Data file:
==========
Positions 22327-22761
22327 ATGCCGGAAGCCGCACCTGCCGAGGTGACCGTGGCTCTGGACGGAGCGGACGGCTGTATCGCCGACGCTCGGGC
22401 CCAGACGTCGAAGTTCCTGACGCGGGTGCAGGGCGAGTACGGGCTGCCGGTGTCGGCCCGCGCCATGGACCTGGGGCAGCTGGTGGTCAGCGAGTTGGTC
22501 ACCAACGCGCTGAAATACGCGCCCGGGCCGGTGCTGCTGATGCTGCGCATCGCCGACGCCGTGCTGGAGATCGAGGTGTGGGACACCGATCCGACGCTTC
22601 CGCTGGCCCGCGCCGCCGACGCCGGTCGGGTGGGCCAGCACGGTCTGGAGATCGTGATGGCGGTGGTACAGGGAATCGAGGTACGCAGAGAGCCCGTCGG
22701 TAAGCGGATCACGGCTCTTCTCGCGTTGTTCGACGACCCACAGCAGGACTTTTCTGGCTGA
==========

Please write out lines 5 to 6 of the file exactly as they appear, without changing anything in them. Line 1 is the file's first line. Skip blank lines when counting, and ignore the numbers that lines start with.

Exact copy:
22601 CGCTGGCCCGCGCCGCCGACGCCGGTCGGGTGGGCCAGCACGGTCTGGAGATCGTGATGGCGGTGGTACAGGGAATCGAGGTACGCAGAGAGCCCGTCGG
22701 TAAGCGGATCACGGCTCTTCTCGCGTTGTTCGACGACCCACAGCAGGACTTTTCTGGCTGA